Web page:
So to protect the High North, to have a presence in the High North, is absolutely essential for the whole Alliance. The last thing I will say is that NATO, of course, has presence in the High North. Seven out of eight Arctic countries of the eight members of the Arctic Council, are NATO members or soon-to-become NATO members, Finland and Sweden. So NATO is also of course, an Arctic Alliance.

You had one more question. That was China. Well, as I said, resilience, the protection of our societies, our infrastructure, is now very high on the NATO agenda. And again, the Madrid summit reflects a huge change in the previous Strategic Concept. China was not mentioned with a single word. In the current strategic concept, the challenges that China poses to our security, to our values to our interest, is addressed. And part of that also is to be aware of how China's coming closer and trying also to control critical parts of our societies.

Congressman Gerald E. Connolly, President of the NATO Parliamentary Assembly: Thank you, Mr. Secretary General. The next three questions are Mike Turner from the United States. Osman Bak from Türkiye, and Mimi Kodheli from Albania. Mike.

Michael R. Turner, House of Representatives, USA: Thank you, Mr. President. Mr. Secretary General, thank you. You have been a strong, unwavering and unambiguous voice on the issue of Ukraine. I appreciate the fact that you have been that international strength. My question to you is about the Strategic Concept. In addition to Russia's aggression against Ukraine, their nuclear blackmail, they're threatening the capitals of NATO nations. It needs to be, I think, an additional focus on paragraph 21 in our in the Strategic Concept, missile defence is raised.

As you know, NATO unfortunately, and NATO Allies individually as a policy, have not aggressively pursued missile defence because they saw it as provocative. Now, obviously, it is almost a defence malpractice not to pursue missile defence. Israel has proven that it is both cost effective and works [inaudible] de-escalatory. I wondered if you’d talk for a minute about the need for NATO and NATO Allies to pursue missile defence. Thank you.

Congressman Gerald E. Connolly, President of the NATO Parliamentary Assembly: Thank you, Mike. Osman.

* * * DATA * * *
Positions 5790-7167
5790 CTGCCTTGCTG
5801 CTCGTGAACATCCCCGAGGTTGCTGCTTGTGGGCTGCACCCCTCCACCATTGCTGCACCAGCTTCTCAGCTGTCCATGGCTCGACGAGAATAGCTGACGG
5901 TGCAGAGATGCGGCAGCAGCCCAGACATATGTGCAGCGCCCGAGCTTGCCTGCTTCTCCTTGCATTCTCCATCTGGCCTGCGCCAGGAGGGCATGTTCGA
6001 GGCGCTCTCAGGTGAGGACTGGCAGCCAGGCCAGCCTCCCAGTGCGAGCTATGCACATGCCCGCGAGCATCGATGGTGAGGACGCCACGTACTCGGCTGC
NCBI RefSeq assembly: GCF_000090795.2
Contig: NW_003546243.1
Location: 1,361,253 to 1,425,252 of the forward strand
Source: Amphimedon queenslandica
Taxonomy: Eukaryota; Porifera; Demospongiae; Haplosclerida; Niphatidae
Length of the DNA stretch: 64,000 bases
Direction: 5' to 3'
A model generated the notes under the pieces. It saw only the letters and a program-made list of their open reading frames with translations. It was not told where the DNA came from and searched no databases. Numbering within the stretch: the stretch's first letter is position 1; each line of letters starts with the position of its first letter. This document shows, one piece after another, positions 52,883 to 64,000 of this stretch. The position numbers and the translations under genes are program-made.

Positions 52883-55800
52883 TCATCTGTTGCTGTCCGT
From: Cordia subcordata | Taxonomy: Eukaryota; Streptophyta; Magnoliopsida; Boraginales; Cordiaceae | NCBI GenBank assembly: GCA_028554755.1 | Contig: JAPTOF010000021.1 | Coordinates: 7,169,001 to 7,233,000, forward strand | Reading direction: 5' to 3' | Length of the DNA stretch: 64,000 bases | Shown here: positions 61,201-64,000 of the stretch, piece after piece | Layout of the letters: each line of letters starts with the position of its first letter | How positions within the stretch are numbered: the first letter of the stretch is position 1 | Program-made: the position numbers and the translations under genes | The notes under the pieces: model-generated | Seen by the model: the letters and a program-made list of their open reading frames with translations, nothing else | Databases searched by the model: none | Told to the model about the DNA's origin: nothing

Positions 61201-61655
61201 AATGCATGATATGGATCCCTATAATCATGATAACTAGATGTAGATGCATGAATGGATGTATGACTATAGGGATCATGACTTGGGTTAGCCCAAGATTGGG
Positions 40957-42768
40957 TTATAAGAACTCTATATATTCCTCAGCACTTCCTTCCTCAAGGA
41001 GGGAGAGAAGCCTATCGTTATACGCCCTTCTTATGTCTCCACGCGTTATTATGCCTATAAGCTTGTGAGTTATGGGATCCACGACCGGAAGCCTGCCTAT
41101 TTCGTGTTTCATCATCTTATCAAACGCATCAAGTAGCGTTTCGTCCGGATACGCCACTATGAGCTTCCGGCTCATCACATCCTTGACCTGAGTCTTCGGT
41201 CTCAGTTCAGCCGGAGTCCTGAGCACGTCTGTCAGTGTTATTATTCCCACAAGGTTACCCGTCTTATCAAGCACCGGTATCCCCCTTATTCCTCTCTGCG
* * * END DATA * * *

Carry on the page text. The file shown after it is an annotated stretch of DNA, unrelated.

Osman Bak, Head of delegation and former VP, Türkiye: Thank you very much. Dear Mr. Secretary General. The grain deal was. I'm here. The grain deal was recently renewed in Istanbul for a further 120 days, although Russia had threatened to withdraw from the agreement. Finally, the Russian blockade on Ukraine ports remains removed, allowing safe passage to grain ships to work markets. The renewal of the grain deal is clearly a diplomatic success. Exchange of prisoners of war in Istanbul was another important [inaudible]. I would like to know your comments on the implications of these steps for the future, and what steps we should take to avoid a  food crisis and secure the food supply to the world. Thank you.

Congressman Gerald E. Connolly, President of the NATO Parliamentary Assembly: Thank you, Osman. And Mimi.

Mimi Kodheli, Head of Delegation, Albania: Thank you president. Apart of all the military actions that we are having, I think that only through the Parliamentary Assembly, NATO can express its full potential. So we are a community of values, united in our commitment to parliamentary democracies, individual freedoms, human rights and rule of law. It is our obligation to engage, raise awareness and support our governmental and inter-governmental defence and security structures. So I think that by doing so, as our colleague Osman mentioned, military actions, diplomacy, and raise up our Parliamentary Assembly position, do you think it's going to be a better way to afford this Russian aggression and this situation we are all together living in? Thank you.

Congressman Gerald E. Connolly, President of the NATO Parliamentary Assembly: Thank you, Mimi, and I thank all of our six questioners so far for staying within their time limit. Really appreciated. Mr. Secretary General.

NATO Secretary General Jens Stoltenberg: Thank you so much. First, the question from Mike Turner on air missile defence. First of all, it's always good to see you. And you're absolutely right that air missile defence has always been important, but is becoming even more important and we see the devastating effects of missiles in Ukraine. NATO has stepped up what we do on our integrated air and missile defence and many of the systems are, you know, both for cruise and for ballistic missiles. And we are investing more and especially many of the fifth generation aircrafts are extremely important as part of an integrated air and missile defence.